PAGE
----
Droughts are Killers: Which Plants Will Survive?
No water equals dead plant. Yet some are harder to kill than others. New research by UCLA life scientists could lead to predictions of which plant species will escape extinction from climate change. Droughts are worsening around the world, posing a great challenge to plants in all ecosystems, said Lawren Sack, a UCLA professor of ecology and evolutionary biology and senior author of the research. Scientists have debated for more than a century how to predict which species are most vulnerable and, of course, what to do about it.
Sack and two members of his laboratory have made a fundamental discovery that resolves this debate and allows for the prediction of how diverse plant species and vegetation types worldwide will tolerate drought, which is critical given the threats posed by climate change, he said.
The research is currently available in the online edition of Ecology Letters.
Since there are many mechanisms involved in determining the drought tolerance of plants, there has been vigorous debate among plant scientists over which trait is most important. The UCLA team, funded by the National Science Foundation, focused on a trait called turgor loss point, which had never before been proven to predict drought tolerance across plant species and ecosystems.
The state of being turgid is due to the rigid or fullness state of a cell due to high water content as a result of differing solute concentrations between a semipermeable membrane. The loss of turgor means the plant will droop and be less rigid.
A fundamental difference between plants and animals is that plant cells are enclosed by cell walls while animal cells are not. To keep their cells functional, plants depend on turgor salty water pressure. When leaves open their pores, or stomata, to capture carbon dioxide for photosynthesis, they lose a considerable amount of this water to evaporation. This dehydrates the cells, inducing a loss of pressure.
During drought, the cell's water becomes harder to replace. The turgor loss point is reached when leaf cells get to a point at which their walls become flaccid.
Sack said: "To be more drought-tolerant, the plant needs to change its turgor loss point so that its cells will be able to keep their turgor even when soil is dry."
The biologists showed that within ecosystems and around the world, plants that are more drought-tolerant had lower turgor loss points; they could maintain their turgor despite drier soil.
Two traits related to plant cells have been thought to affect plants' turgor loss point and improve drought tolerance: Plants can make their cell walls stiffer or they can make their cells saltier by loading them with dissolved solutes. Many prominent scientists have leaned toward the "stiff cell wall" explanation because plants in dry zones around the globe tend to have small, tough leaves. Stiff cell walls might allow the leaf to avoid wilting and to hold onto its water during dry times, scientists reasoned.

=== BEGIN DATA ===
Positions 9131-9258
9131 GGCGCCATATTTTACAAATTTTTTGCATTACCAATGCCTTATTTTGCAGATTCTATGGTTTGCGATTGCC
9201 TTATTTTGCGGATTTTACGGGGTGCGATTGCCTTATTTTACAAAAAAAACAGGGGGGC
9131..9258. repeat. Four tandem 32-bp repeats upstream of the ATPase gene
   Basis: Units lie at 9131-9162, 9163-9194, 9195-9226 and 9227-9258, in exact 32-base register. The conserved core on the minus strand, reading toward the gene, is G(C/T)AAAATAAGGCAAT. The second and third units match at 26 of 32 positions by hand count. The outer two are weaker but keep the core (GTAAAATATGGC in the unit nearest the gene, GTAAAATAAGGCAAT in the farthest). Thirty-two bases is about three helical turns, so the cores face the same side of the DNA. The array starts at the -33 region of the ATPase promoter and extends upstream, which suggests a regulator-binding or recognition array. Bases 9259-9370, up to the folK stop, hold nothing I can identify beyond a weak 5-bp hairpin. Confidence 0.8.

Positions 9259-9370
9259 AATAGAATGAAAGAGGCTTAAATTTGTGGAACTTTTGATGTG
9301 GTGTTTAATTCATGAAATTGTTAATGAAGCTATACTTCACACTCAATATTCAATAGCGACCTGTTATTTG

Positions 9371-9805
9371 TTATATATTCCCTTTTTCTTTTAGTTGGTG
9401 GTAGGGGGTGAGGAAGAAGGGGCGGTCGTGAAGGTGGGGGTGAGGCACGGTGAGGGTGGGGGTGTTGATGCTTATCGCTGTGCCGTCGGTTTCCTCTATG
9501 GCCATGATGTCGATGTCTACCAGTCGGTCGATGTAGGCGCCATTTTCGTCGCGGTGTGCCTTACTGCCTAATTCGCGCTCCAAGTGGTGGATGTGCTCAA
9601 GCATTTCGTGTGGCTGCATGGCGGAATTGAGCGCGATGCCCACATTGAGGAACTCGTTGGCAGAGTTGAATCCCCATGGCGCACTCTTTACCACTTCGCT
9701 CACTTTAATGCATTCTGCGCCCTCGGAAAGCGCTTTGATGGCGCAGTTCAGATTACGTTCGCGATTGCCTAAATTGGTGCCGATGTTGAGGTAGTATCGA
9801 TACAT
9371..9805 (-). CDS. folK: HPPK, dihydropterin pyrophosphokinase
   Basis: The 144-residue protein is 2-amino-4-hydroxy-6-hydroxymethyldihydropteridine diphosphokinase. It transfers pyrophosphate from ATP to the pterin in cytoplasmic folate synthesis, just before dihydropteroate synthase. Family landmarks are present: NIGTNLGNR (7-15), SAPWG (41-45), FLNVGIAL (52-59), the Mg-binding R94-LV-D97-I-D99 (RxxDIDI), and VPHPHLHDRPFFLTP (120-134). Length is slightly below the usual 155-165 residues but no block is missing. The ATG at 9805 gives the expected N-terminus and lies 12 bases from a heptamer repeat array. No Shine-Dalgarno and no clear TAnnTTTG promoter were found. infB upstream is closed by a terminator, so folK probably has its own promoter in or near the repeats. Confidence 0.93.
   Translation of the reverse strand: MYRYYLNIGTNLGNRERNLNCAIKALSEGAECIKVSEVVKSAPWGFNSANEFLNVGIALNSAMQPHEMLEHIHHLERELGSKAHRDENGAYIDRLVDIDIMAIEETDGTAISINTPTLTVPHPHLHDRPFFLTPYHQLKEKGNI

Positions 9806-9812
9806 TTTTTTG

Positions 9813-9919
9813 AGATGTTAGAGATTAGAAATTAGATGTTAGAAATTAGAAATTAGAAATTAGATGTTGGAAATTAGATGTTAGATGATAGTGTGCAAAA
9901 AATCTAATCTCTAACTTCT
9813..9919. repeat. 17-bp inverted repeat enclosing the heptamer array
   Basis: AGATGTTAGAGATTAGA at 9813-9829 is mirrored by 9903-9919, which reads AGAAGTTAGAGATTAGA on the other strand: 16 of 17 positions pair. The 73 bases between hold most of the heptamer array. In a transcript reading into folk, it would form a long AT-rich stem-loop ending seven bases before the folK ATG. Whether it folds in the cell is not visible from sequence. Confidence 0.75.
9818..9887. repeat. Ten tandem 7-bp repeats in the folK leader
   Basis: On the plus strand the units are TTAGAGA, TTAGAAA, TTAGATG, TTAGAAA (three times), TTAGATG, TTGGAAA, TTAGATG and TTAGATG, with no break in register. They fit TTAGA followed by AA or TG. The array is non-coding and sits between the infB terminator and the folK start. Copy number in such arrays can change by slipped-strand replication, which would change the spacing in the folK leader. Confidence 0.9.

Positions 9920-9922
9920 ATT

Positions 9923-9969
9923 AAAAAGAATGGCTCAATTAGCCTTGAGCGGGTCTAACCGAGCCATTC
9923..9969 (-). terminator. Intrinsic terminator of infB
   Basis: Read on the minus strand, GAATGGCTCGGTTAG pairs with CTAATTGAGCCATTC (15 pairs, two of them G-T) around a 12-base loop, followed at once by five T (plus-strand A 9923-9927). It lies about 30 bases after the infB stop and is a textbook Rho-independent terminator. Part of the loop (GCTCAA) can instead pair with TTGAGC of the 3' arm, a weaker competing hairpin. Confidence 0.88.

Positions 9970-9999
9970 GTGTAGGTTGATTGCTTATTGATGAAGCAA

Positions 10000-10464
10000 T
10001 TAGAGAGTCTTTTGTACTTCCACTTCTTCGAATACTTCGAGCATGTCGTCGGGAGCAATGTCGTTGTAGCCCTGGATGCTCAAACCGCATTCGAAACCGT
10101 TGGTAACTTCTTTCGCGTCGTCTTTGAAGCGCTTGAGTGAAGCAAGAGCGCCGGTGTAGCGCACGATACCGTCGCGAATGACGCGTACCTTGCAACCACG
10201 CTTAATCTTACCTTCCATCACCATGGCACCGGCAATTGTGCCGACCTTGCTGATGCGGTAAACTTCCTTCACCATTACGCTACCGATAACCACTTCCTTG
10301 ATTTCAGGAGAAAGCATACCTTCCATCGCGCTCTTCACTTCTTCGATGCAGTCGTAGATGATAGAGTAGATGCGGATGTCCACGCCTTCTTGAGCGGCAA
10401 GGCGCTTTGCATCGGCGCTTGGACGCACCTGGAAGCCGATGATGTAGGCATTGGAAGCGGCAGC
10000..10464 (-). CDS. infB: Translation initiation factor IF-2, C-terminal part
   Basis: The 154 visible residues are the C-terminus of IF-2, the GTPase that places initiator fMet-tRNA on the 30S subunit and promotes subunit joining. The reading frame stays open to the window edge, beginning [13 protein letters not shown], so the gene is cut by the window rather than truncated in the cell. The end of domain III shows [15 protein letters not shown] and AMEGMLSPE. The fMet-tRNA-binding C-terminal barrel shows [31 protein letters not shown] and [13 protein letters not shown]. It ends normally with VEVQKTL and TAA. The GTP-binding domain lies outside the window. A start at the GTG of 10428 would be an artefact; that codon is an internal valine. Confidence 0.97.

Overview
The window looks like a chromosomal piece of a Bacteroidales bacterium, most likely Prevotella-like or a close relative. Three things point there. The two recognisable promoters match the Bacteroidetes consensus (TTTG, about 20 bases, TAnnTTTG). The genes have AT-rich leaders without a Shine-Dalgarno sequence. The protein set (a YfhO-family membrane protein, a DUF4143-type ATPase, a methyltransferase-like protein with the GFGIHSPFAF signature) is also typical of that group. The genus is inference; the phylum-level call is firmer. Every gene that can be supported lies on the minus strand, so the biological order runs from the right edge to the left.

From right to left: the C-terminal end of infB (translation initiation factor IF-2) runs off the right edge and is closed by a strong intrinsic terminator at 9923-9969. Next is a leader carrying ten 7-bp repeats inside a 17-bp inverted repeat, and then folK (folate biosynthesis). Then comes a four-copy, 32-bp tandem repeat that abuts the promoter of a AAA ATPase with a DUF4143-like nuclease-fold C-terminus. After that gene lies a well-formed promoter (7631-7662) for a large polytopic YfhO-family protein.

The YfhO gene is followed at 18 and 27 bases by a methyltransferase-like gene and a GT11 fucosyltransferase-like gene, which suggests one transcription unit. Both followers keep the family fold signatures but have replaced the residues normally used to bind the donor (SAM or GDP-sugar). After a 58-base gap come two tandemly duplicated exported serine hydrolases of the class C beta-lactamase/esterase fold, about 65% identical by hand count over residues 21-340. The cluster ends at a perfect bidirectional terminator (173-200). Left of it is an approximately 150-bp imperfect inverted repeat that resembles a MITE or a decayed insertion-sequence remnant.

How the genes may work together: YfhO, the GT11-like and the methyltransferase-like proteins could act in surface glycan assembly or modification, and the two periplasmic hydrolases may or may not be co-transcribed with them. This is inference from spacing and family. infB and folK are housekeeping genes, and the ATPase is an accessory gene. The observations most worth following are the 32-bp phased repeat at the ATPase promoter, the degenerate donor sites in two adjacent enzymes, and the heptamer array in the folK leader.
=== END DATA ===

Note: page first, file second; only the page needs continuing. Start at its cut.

The UCLA team has now demonstrated conclusively that it is the saltiness of the cell sap that explains drought tolerance across species.
The team also collected for the first time drought-tolerance trait data for species worldwide, which confirmed their result. Across species within geographic areas and across the globe, drought tolerance was correlated with the saltiness of the cell sap and not with the stiffness of cell walls.
The role of the stiff cell wall was more elusive.
"We were surprised to see that having a stiffer cell wall actually reduced drought tolerance slightly — contrary to received wisdom — but that many drought-tolerant plants with lots of salt also had stiff cell walls," said lead author Megan Bartlett, a UCLA graduate student in the department of ecology and evolutionary biology.
This seeming contradiction is explained by the secondary need of drought-tolerant plants to protect their dehydrating cells from shrinking as they lose turgor pressure, the researchers said.
Bartlett explained: "So the ideal combination for a plant is to have a high solute concentration to keep turgor pressure and a stiff cell wall to prevent it from losing too much water and shrinking as the leaf water pressure drops. But even drought-sensitive plants often have thick cell walls because the tough leaves are also good protection against herbivores and everyday wear and tear."
"We're excited to have such a powerful drought indicator that we can measure easily," Bartlett said. "We can apply this across entire ecosystems or plant families to see how plants have adapted to their environment and to develop better strategies for their conservation in the face of climate change."
There are many plant adaptations for dry conditions which are are structural, including the following:
Adaptations of the stomata to reduce water loss, such as reduced numbers or waxy surfaces.
Water storage in succulent above-ground parts or water-filled tubers.
Adaptations in the root system to increase water absorption.
Article continues at http://newsroom.ucla.edu/portal/ucla/which-plants-will-survive-droughts-231567.aspx
Wilted Leaves image by Faith Inman-Narahari via UCLA